The otter's charm, so little known
Holds no ceptre, has no throne
Lives in groups or on his own
Relishing his dearest stone.
Dirt upon which otter rests,
In a coat of comfort drest,
The big wide river makes him guest,
Its wealth upon the beast bequests.
Though in the waves at home is he,
and on the surface equally,
In either must he cease to be,
Split half and half, the otter's see.
Hunger drives him to the depths
where Lord Above grants him a fest,
must yet come up to catch his breath,
must climb back out, of strength bereft.
His charm is in simplicity,
and aptitude and mystery.
Not status or celebrity,
not profit or utility.
No! He lives unseen, unheard,
in the privy spots of Earth,
far to which no man traversed,
so his beauty stays covert.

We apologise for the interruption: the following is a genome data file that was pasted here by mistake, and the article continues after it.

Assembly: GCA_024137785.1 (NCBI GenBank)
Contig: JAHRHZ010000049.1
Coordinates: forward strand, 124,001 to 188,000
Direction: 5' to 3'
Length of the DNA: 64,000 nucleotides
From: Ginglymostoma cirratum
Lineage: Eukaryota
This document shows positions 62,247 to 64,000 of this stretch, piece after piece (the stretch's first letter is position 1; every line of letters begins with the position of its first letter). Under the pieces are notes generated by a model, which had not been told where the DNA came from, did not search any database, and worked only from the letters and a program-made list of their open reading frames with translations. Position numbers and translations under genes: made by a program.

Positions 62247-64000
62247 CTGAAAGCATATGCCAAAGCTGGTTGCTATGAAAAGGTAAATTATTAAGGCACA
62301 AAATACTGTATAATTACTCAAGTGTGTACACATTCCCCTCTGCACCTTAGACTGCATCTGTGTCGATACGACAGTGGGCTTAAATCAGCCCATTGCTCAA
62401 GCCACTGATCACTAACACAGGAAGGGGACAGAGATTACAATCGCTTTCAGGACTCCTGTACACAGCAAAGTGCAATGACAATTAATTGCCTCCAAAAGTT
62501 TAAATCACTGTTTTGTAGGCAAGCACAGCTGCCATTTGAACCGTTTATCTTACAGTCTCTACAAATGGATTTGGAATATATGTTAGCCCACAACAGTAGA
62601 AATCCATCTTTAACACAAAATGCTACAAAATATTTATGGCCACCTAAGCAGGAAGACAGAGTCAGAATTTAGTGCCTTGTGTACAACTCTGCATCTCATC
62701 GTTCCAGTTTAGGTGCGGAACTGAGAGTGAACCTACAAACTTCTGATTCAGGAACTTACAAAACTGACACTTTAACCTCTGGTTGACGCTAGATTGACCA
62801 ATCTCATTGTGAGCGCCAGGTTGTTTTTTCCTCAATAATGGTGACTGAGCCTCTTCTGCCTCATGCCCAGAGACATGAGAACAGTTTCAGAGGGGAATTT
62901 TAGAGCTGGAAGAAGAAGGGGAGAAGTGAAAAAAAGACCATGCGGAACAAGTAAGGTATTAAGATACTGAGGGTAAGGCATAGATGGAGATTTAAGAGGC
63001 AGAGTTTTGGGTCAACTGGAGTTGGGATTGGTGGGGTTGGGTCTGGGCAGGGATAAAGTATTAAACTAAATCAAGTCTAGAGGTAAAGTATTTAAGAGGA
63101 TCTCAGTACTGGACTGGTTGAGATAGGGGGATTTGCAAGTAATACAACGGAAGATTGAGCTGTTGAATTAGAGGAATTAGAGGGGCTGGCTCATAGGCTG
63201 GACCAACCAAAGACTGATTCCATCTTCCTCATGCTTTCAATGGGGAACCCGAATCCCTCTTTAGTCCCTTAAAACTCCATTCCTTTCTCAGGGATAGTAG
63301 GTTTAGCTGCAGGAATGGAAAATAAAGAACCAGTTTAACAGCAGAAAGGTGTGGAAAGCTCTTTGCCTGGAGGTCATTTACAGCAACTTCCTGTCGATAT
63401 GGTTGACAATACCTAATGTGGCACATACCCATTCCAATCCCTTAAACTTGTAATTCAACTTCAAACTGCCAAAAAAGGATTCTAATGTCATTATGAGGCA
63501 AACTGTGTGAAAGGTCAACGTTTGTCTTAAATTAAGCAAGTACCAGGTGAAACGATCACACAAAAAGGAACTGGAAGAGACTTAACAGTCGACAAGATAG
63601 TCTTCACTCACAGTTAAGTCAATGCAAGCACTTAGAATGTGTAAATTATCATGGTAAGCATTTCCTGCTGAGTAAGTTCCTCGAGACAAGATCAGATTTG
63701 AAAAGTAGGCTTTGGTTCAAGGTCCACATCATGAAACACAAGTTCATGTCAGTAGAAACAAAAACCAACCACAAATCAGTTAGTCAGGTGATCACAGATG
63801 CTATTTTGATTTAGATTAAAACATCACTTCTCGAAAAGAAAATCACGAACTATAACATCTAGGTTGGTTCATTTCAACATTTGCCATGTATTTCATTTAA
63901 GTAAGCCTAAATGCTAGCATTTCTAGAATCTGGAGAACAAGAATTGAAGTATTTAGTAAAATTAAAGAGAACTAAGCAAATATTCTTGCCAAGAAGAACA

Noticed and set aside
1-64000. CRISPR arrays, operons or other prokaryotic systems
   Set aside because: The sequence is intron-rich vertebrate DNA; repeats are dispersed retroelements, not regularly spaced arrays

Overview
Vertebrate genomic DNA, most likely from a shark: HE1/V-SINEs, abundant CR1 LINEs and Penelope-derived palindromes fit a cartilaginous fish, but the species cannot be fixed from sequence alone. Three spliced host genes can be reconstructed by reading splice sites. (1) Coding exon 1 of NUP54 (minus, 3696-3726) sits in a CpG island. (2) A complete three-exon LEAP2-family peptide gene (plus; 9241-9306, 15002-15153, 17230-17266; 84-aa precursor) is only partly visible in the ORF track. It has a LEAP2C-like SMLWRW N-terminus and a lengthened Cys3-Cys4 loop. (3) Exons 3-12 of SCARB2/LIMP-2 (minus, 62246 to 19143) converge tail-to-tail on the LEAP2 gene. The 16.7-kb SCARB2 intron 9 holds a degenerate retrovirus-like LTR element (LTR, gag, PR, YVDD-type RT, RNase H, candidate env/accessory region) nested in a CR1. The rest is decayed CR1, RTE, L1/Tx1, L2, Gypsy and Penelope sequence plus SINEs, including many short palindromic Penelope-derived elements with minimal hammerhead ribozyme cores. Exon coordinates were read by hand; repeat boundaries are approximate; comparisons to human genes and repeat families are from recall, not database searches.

As between homes his home is split,
as between each of both he flits,
so too his self and soul is split,
two distinct natures they emit.
One like a terrifying beast,
brutish strength, sharp claws and teeth
craving only tasty meat
inbetween his webbed-toed feet.
The other busy frolicking,
nimbly diving, scampering,
juggling, rolling, or enjoying
upon his breast the sun-rays shining.
Where both of these are married, splendid!
Grace and vice, in one, ascended.
In the otter they are blended.
This Almighty God intended.